What you need to know
- Power-On was announced on November 15th to talk about the history of Xbox to the present.
- Made up of six videos at forty minutes each, the videos take us through the history of the Xbox brand and where it is today.
- It's available to watch for free on YouTube right away.
Microsoft announced Power-On last month during the 20th anniversary Xbox stream to celebrate the history of Xbox. The six-part series aims to take fans on a journey through the past, present and future of Xbox and as of earlier today, the entire series is up on Xbox's official YouTube channel ready to watch.
Above is the first part of the six-part series. You can watch the rest of it by seeing the playlist here. The series is definitely worth watching if you are a fan of the gaming world as it chronicles the highs and lows of Microsoft's journey into one of the biggest risks they ever took. The series laments at all the lessons they learned from their previous consoles and it made the Xbox Series consoles possible today.
As an official Microsoft series, you get a more in-depth look at the history of the company and the Xbox brand because employees are talking about their own experiences of working with Xbox which is a rarity in these kinds of videos. This approach adds an extra level of detail. If you're looking to enhance your knowledge about the video game industry, this is a good place to start.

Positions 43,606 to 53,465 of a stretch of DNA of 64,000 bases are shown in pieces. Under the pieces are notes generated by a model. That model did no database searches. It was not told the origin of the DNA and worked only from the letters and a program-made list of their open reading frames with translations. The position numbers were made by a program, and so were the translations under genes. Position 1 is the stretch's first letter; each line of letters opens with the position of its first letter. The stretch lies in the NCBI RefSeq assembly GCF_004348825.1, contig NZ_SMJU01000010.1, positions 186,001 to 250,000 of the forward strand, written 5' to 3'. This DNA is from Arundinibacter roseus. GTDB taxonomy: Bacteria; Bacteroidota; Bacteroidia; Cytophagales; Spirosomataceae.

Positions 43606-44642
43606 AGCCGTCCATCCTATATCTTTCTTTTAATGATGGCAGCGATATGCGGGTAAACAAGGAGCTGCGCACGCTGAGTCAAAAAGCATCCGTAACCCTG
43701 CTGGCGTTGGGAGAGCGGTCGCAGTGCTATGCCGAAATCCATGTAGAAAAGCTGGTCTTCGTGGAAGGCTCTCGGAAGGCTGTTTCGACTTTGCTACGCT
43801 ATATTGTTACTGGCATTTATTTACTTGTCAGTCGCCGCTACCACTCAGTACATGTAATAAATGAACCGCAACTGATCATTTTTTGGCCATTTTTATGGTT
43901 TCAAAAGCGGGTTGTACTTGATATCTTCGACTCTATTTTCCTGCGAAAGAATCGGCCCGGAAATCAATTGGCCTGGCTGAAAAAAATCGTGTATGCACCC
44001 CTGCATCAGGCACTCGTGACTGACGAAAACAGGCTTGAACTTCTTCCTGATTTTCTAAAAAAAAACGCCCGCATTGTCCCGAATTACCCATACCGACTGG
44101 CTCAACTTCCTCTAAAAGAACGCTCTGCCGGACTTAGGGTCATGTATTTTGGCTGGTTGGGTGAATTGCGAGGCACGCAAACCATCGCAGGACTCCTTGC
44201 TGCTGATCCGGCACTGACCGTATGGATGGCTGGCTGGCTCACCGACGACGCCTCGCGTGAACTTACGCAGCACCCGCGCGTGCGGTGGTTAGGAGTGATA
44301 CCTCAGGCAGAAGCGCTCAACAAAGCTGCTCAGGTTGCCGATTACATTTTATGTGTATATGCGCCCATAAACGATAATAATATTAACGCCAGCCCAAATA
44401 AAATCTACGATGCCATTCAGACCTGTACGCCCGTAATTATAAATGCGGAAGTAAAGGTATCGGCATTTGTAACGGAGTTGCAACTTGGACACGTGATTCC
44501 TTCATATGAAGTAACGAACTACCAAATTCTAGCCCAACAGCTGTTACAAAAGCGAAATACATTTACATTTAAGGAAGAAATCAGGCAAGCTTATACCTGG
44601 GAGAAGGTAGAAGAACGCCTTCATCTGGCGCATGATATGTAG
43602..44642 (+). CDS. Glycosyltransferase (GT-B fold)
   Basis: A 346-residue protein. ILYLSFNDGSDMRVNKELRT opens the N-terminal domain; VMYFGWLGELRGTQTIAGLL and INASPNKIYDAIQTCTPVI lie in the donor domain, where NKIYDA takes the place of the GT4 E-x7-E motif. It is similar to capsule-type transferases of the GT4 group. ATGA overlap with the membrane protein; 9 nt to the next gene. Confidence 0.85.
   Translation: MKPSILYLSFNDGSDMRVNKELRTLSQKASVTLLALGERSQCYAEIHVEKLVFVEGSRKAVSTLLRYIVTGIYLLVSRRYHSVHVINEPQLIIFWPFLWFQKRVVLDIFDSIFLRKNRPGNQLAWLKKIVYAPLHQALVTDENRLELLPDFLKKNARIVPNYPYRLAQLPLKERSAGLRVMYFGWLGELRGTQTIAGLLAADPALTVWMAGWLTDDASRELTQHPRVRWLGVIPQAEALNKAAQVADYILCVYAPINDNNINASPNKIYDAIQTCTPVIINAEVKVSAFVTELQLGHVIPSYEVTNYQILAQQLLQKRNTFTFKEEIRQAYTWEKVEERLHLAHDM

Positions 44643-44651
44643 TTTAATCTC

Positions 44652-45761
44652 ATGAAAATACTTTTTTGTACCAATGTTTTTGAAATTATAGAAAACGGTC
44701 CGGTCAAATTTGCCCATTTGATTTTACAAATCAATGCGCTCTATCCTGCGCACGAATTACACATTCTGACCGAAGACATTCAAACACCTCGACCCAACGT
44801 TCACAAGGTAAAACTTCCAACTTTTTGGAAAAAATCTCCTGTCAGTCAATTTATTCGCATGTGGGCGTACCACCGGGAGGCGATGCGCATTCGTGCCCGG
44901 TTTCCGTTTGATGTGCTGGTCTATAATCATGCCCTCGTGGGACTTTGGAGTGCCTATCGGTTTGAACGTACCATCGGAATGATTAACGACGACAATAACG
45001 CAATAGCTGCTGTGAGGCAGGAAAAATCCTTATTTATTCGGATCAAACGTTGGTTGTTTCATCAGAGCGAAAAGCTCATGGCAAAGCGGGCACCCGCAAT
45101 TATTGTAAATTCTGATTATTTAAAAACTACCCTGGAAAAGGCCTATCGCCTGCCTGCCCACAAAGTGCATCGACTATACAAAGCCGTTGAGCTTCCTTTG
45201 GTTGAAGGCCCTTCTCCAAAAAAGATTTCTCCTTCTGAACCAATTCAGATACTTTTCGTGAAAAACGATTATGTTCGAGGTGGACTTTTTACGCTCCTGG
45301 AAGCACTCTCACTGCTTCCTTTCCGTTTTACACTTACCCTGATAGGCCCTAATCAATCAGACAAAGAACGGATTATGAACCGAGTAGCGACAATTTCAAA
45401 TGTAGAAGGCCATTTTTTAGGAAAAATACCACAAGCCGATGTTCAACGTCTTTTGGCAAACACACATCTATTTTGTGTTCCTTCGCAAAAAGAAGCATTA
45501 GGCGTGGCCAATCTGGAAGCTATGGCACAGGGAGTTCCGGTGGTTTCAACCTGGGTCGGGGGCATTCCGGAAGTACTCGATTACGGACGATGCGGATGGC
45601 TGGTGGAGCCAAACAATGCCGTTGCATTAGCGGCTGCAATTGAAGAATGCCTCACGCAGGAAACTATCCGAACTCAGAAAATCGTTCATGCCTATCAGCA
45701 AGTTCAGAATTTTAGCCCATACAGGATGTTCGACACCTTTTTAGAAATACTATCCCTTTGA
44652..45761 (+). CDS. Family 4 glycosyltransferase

Microsoft also put up the series guide on the official Xbox website (opens in new tab) if you wish to watch it anywhere else. The series is available on six major video streaming platforms in 31 languages. This helps make sure that it's accessible to more people.
About to take a long flight; would've been nice to be able to d/l the series and watch it on by Surface Duo 2
Watched Episode 1 and 2 last night. Very interesting how things began falling in place. What surprised me were the number of people who began at the infancy of the console and then left so early following Microsoft's commitment to building a new console. Some left without any real explanation, others obviously left for other challenges. Very few started in the late 90's and stuck with it for more than 5 years.
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